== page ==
This list wouldn’t be complete without mentioning Pantone, especially since they’re essentially the leading experts on color. It turns out that they have a pretty cool app for putting palettes together. With the app, you can discover a variety of color harmonies, values, and cross-references while spitting them out into RGB, CMYK, and HEX. The only downside is that the app is iOS only, so Android users lose out. I’m also not sure that I really ever use mobile phone apps like this in my design process, but it may work better for someone else. Give it a try to see if it works for you!
Best For: Graphic Designers / Web Designers / UI Designers
I’ve known about Adobe Kuler for a long because it used to exist as an app for iOS. It may still, I admit, that I haven’t corroborated this yet. However, if you go to the site, it now links to a pretty simple color palette generation tool. No frills here, but you’re able to generate palettes by importing an image or by using a color wheel. You can then save those themes. If you have an Adobe CC account, you can save it to your profile and sync it with your CC apps. Pretty nifty if you ask me! The only problem here is that if you aren’t super inspired (I recommend checking out Design Seeds earlier in the post), then it may be tough to start.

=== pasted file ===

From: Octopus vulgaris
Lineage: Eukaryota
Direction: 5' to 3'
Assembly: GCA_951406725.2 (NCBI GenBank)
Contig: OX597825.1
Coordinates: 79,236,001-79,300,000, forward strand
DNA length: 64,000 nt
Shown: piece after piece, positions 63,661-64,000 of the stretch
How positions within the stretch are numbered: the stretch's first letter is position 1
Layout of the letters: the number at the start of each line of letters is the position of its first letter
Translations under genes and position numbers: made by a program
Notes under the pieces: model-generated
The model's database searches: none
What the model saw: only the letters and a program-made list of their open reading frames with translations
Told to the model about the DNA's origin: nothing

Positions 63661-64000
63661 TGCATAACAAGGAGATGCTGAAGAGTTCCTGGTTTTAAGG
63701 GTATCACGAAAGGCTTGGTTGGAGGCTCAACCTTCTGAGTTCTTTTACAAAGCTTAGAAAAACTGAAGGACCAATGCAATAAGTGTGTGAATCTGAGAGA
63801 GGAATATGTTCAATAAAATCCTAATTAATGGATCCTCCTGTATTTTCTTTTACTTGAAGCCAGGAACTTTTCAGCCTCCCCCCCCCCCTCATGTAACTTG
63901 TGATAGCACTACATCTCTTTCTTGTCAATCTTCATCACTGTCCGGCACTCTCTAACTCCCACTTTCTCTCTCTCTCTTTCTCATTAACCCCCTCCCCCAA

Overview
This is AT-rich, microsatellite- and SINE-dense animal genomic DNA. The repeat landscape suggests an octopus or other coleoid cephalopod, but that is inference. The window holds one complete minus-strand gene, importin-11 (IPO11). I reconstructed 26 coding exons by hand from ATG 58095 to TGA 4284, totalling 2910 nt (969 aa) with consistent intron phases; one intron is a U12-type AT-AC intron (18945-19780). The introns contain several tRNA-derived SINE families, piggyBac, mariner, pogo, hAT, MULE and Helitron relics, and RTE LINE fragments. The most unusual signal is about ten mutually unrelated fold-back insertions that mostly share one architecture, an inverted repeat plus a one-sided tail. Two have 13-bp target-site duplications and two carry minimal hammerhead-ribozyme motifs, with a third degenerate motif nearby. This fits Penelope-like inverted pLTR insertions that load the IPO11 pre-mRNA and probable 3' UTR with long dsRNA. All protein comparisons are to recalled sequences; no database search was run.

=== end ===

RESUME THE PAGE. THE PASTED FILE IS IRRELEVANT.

8. Site Palette
Best For: Web Designers / UI Designers / Front-End Developers
Giving some more love to Web/UI/Front-End in this list, I introduce Site Palette to you. Site Palette is an extension for Chrome, Safari, and Firefox that allows you to generate complex color palettes. It also has the ability to grab/extract color schemes from pre-existing websites. So if you like what the other guy does, then it’s yours for the taking. It’s a slick tool with a great UI where you can share into apps like Sketch and Adobe. If you want to dive even deeper, it even comes with an API for semantic color extraction. That’s a bit above my pay grade to understand, but nothing else on this list does it. While there’s a free version, it also comes with a PRO version where pricing is based on API requests, if you need that.
Shout out to all the web, UI, and Front-End designers who use Bootstrap! The most popular responsive framework on the planet! One of the things I don’t personally like about Bootstrap is that standard coloring is pretty generic. Customizing that is massive P.T.A. if you know what I’m saying and are familiar with trying to do so. Enter Bootstrap Magic where customizing the color schemes for Bootstrap becomes a total breeze. It’s still tedious to go through and pick colors for everything, but at least you have a fancy UI to do it instead of digging through minified lines of SASS variables and mixins. Bootstrap even comes with an HTML editor so you can do that right from the UI if you need to (I often adjust things like buttons and line-heights). This one is a free web app, so go nuts!